It is an object of the present invention to provide a monitoring device for a battery which separately indicates whether a discharged battery is healthy and capable of being recharged or is unhealthy and impending on a failure state; the latter, of course, being of particular concern to an automobile operator.
It is another object of the invention to provide a monitoring device which is able to determine automatically whether the battery is installed in an automobile system or merely stored and awaiting placement into such a system. In this connection, it is also an object of the invention to modify the testing procedure executed by the monitoring device automatically in response to a determination whether the battery is installed in an engine system or stored and awaiting future placement.
It is yet another object of the invention to provide a battery and monitoring device wherein the voltage of the battery is continually monitored, notwithstanding whether the battery is connected to a load.
It is still another object of the present invention to provide a lead-acid battery for SLI and other applications having an electric monitoring device integral therewith for indicating the condition of the battery. A more specific object includes providing a receptacle in the cover or side wall of the battery to allow the installation of a monitoring device therein.
In connection with the foregoing objects, it is still another object of the invention to connect the monitoring device to the electrochemical components of the battery in a way which is protected from corrosion, damage and loosening, and which is easily and economically manufactured.
Other objects and features of the present invention will become apparent to those skilled in the art upon reading the following detailed description and upon reference to the drawings.
In accordance with the present invention, the foregoing objects are achieved by a monitoring device which tests (1) the state-of-charge of a battery by measuring its open circuit voltage and (2) its state-of-health by determining if the voltage of the battery drops below a first preset value after initiation of engine cranking and subsequently fails to rise above a second preset value. In connection with the monitoring of the battery voltage during engine cranking, false indications of an unhealthy state are prevented by ensuring the open circuit voltage is indicative of a sufficiently charged battery prior to the cranking event. If the open circuit voltage indicates the battery is partially or fully discharged, the voltage check during cranking is disabled.
A monitoring device in accordance with the present invention preferably operates in two alternative modes--i.e., a "SHELF" mode or an "INSTALLED" mode. The SHELF mode allows the dealer to monitor the state of the battery during the time it is warehoused and serves to alert the dealer to a state of low charge. The monitoring device is initially set to the SHELF mode of operation and automatically switches to the INSTALLED mode on the first crank of the engine. The device has visual indicators for displaying the battery condition and an audible alert when there is a need to check the battery. In the SHELF mode, only the visual indicators are active. In the INSTALLED mode, the audible alert is also activated. When the alert sounds, the motorist may then inspect the visual indicators.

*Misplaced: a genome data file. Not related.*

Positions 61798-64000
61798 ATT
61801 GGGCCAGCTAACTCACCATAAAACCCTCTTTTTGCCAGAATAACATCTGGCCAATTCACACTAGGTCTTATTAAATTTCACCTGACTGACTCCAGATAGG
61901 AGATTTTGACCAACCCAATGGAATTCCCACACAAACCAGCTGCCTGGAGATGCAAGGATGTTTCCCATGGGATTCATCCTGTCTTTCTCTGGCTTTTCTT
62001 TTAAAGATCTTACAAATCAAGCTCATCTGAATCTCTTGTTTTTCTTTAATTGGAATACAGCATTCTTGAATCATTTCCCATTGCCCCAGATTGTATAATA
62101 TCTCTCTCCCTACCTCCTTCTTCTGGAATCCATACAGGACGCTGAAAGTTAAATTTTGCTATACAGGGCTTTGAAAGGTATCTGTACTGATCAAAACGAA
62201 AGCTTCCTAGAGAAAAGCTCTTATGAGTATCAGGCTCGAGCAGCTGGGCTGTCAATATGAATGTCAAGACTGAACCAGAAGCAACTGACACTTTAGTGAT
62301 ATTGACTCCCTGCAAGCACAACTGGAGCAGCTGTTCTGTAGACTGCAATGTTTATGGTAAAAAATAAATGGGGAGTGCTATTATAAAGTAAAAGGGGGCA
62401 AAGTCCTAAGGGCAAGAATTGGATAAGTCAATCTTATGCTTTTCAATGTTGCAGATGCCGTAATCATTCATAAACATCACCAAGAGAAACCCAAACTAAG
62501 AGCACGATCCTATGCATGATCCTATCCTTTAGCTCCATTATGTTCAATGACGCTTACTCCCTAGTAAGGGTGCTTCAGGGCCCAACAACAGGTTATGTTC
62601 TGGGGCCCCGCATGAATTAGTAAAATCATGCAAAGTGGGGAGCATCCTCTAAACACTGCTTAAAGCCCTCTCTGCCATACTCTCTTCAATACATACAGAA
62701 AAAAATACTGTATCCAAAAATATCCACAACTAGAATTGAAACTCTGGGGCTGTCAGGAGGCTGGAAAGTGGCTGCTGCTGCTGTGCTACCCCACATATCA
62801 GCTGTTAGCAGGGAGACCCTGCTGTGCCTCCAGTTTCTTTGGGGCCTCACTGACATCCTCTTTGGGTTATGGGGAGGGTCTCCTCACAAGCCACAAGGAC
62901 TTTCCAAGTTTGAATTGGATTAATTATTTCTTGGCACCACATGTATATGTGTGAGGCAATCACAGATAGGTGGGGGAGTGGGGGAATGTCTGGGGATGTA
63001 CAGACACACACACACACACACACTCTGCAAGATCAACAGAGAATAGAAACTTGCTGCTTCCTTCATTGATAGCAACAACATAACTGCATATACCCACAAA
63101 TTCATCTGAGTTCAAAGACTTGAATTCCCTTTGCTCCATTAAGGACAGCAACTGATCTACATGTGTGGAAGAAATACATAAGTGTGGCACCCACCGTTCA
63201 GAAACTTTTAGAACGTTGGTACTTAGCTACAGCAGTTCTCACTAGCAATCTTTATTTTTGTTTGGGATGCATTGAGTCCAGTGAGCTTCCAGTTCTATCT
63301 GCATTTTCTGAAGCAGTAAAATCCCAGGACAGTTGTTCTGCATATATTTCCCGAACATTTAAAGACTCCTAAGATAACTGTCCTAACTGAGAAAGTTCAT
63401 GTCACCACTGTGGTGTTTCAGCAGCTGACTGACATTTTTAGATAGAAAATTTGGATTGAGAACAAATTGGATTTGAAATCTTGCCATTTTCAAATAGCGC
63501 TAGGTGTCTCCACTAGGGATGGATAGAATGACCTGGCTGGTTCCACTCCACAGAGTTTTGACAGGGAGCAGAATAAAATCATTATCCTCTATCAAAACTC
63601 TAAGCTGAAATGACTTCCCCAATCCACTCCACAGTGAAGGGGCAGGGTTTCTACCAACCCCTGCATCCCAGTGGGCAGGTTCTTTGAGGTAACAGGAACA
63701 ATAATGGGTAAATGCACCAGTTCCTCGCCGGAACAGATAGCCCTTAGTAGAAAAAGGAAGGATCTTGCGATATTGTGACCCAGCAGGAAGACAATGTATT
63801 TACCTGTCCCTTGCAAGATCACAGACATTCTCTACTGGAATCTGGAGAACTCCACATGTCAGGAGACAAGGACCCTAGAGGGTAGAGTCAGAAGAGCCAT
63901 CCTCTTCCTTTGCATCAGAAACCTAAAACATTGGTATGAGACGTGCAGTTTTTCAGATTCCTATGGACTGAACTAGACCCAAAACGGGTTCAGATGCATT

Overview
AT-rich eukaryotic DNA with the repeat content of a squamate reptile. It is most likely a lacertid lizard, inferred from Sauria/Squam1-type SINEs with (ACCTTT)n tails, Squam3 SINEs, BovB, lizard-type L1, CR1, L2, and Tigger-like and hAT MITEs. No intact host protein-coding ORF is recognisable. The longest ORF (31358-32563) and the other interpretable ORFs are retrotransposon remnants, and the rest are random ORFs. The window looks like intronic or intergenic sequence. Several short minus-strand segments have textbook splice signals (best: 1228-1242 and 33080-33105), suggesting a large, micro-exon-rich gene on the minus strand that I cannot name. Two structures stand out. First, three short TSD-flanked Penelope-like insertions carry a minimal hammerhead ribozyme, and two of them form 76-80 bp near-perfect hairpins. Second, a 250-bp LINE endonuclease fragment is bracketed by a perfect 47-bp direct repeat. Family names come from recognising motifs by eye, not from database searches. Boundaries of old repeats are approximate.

The foregoing monitoring device may be externally attached to the battery; however, it is preferably made integral with the battery case by providing a receptacle for receiving the device and a pair of connecting arms embedded in at least one wall of the battery container or cover for electrically communicating the device with the electrochemical components of the battery.
Preferred embodiments of the invention are specifically directed to electric storage batteries having different terminal configurations and, therefore, different structures for electrically connecting the monitoring device to the output of the battery. While the present invention will be disclosed and discussed primarily in terms of those preferred embodiments, it is not intended to be limited thereto. Other modifications and embodiments will be apparent to those skilled in the art.
A written description setting forth the best mode presently known for carrying out the present invention, and of the manner of implementing and using it, is provided by the following detailed description, with reference to the attached drawings, wherein;
FIG. 1 is an exploded view of an exemplary packaging for the, monitoring device of the invention;
FIG. 2 is an isometric view of the bottom side of the packaging for the monitoring device shown in FIG. 1;
FIG. 3 is a block diagram of a monitoring device in accordance with the present invention;
FIG. 4A-4B is a schematic diagram of circuitry for implementing the block diagram of FIG. 3;
FIG. 5 is an isometric view of a first exemplary embodiment of the installation of the monitoring device into a battery and illustrates the arrangement of the terminals in a battery having a pair of top and side terminals;
FIG. 6 is a top plan view of a portion of the cover of the battery shown in FIG. 5 and further illustrating the terminal arrangement;
FIG. 7 is a partial sectional view taken generally along line 7--7 of FIG. 6 showing certain details of a bushing forming part of the terminal arrangement;
FIG. 8 is an isometric view of the bushing of FIG. 7;
FIG. 9 is an isometric view of a second exemplary embodiment of the installation of the monitoring device into a battery in accordance with the present invention and illustrates the arrangement of the terminals in a battery having a pair of top terminals;